32. Second, [because] FLSA guidelines require the payment of Overtime Compensation for any work in one workweek in excess of 40 hours, any 'rounding' practices are conceptually flawed and serve to damage Class Members. For example, an employee who makes $8.00 an hour and is scheduled to work from 9 a.m. to 5 p.m. actually 'clocks-in' at 9:00 a.m. and 'clocks-out' at 4:56, the 'clock-out' time is 'rounded-up' to 5:00 p.m., and the employee 'gains' 4 minutes at the Regular Rate of Pay, or 53 cents.... However, where the same employee 'clocks-out' at 5:04 p.m., the time is 'rounded-down' to 5:00 p.m., and the employee 'loses' 4 minutes at the Overtime Rate of Pay, or 80 cents.... Where an employee has already worked 32 hours in the workweek, that time in excess of forty hours on the aforementioned workday is unequivocally overtime, yet Time Warner fails to pay as such. Thus, any presumption that the employees are fully paid for all time actually worked is in error. (Doc. # 20 ¶¶ 30-32). "As a result of the ... willful violations of the FLSA's overtime pay provisions," Plaintiff seeks compensatory damages, liquidated damages, interest, attorney's fees and cost. (Doc. # 20 ¶ 37).

Count II is a claim for violation of the California Labor Code, brought on behalf of Plaintiff and "all current and former non-exempt employees of Time Warner who have worked in the state of California within the last three years." (Doc. # 20 ¶ 9). Count II contains the same allegations quoted above. (Doc. # 20 ¶¶ 40-42). Count II further alleges that, "due to its 'rounding policy,'" Time Warner violated the California Labor Code by failing to: "keep accurate 'Time records'"; "provide 'all wages' in a compliant manner"; "provide Overtime Compensation in a compliant manner"; "provide accurate Itemized Wage Statements"; and "comply with California Labor Code § 203 with respect to former employee[s] who were discharged, or who quit, employment." (Doc. # 20 ¶ 46 (quoting Cal. Labor Code § 204)). As a result of Time Warner's alleged violations of the California Labor Code, Plaintiff seeks "to recover wages due to Plaintiff ..., as well as recovery of interest, reasonable attorneys' fees, and costs." (Doc. # 20 ¶ 47).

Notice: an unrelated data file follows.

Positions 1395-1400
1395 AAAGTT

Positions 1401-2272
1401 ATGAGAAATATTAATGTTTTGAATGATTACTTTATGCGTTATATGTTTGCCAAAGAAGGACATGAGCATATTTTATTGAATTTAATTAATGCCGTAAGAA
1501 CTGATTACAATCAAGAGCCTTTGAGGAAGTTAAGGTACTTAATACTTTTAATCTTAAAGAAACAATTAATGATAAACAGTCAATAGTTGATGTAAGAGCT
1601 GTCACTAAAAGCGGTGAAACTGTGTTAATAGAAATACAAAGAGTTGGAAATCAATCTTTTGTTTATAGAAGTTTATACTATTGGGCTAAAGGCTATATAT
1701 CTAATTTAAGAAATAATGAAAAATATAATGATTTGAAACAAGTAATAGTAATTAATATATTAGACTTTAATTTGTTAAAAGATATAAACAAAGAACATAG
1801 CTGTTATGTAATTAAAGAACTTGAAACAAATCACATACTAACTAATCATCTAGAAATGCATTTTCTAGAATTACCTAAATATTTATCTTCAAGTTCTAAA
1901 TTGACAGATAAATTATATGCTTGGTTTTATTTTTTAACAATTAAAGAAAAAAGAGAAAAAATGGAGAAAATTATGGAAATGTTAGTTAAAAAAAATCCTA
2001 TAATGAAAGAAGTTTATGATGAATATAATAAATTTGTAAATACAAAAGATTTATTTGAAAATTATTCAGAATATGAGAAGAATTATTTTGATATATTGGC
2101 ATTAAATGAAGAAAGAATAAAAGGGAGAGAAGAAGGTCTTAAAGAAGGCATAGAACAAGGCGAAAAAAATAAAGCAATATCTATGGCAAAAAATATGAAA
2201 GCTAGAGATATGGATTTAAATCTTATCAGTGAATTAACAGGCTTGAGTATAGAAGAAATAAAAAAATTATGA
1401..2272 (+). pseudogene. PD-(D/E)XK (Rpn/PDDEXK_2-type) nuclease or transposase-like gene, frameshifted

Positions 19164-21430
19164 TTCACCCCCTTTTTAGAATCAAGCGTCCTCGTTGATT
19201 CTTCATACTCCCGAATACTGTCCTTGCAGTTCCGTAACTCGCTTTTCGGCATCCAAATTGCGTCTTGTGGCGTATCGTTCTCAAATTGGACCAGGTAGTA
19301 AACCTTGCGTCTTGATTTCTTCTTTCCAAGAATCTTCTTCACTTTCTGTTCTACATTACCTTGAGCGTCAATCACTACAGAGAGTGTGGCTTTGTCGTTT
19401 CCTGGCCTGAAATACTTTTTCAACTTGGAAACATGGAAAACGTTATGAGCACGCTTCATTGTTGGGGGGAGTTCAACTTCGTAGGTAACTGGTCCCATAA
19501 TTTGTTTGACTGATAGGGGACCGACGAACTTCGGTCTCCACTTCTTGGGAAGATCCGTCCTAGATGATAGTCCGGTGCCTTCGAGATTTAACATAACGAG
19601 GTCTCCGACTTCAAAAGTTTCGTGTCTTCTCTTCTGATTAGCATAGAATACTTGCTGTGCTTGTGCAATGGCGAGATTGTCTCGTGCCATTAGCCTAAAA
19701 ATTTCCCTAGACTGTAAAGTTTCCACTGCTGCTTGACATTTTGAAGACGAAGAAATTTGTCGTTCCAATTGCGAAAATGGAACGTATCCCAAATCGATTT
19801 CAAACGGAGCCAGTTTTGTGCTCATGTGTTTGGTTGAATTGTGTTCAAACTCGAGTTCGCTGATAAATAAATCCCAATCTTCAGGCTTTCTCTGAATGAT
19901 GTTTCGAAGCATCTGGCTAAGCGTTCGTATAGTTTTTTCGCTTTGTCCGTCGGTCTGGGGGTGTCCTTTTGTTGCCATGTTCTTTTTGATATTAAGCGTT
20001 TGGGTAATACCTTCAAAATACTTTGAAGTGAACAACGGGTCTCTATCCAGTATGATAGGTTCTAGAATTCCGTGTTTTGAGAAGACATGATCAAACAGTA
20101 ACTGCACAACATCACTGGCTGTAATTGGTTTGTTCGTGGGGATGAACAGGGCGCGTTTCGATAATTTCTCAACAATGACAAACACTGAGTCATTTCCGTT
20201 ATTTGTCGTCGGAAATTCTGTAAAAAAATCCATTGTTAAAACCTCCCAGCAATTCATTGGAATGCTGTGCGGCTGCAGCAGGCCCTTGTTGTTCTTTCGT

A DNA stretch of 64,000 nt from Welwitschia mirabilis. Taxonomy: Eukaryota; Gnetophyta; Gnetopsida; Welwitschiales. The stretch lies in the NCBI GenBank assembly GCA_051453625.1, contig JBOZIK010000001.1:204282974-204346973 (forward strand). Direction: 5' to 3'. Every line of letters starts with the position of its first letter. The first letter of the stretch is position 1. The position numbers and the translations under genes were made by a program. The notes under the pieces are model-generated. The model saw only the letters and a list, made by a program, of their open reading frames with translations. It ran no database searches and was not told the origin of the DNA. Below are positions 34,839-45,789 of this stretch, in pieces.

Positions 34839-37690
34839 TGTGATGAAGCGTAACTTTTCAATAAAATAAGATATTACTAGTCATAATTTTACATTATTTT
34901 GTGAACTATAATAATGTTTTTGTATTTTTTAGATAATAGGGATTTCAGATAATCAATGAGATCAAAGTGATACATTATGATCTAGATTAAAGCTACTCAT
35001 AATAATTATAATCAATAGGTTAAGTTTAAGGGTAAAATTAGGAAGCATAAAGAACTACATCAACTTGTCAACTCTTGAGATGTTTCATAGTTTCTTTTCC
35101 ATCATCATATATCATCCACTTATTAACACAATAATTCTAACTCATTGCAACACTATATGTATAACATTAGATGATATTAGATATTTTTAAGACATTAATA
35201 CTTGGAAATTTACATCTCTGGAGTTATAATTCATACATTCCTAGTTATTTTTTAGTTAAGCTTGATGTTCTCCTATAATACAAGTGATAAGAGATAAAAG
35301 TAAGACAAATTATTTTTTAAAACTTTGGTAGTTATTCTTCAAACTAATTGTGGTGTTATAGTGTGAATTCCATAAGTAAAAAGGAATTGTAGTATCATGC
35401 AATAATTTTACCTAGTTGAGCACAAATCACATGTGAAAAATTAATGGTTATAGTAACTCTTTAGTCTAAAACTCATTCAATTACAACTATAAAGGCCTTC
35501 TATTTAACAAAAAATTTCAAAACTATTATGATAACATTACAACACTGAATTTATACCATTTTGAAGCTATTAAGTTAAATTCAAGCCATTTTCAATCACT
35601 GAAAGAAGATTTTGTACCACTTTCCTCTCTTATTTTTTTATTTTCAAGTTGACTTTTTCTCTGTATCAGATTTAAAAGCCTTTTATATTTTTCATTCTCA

Count III is a claim for unfair competition in violation of the California Business and Professions Code, brought on behalf of Plaintiff and "all current and former non-exempt employees of Time Warner who have worked in the state of California within the last four years." (Doc. # 20 ¶ 10). Count III alleges that "Time Warner's actions, including but not limited to the failure to maintain accurate employee time records, the failure to pay all wages earned, and the failure to pay overtime compensation, constitute fraudulent and/or unlawful and/or unfair business practices in violation of California Business and Professions Code §§ 17200, et seq." (Doc. # 1 ¶ 49). As a result of the violations alleged in Count III, Plaintiff seeks restitution, preliminary and permanent injunctive relief, attorneys' fees and costs.

B. Motion to Dismiss

On November 10, 2009, Time Warner filed the Motion to Dismiss the First Amended Complaint pursuant to Federal Rule of Civil Procedure 12(b)(6). (Doc. # 22). Time Warner contends:

Plaintiff's [First Amended Complaint] asserts the remarkable theory that when an employer combines the legal practice of rounding time entries with an unquestionably legal attendance policy, the employer somehow violates federal and California wage and hour law. Plaintiff's theory fails, however, because it is expressly premised upon the patently false assumption that when rounding is applied along with an attendance policy, employees can 'only 'gain' time if they show up late, or leave early.' That conclusion is incorrect on its face, as Plaintiff simply ignores the indisputable fact that employees also 'gain' time when they comply with an attendance policy by showing up 8 (or more) minutes early or leaving (8 or more) minutes after their scheduled shift ends. Thus, given that an employee complying with an attendance policy is at least as likely to benefit from rounding as to suffer any detriment, the presumption of legality attached to rounding remains intact.... [I]t is hardly surprising that no court or agency has ever held that a rounding policy may become unlawful if an employer requires its employees to arrive in time for their shifts and not leave early, and this Court should decline Plaintiff's invitation to set that precedent.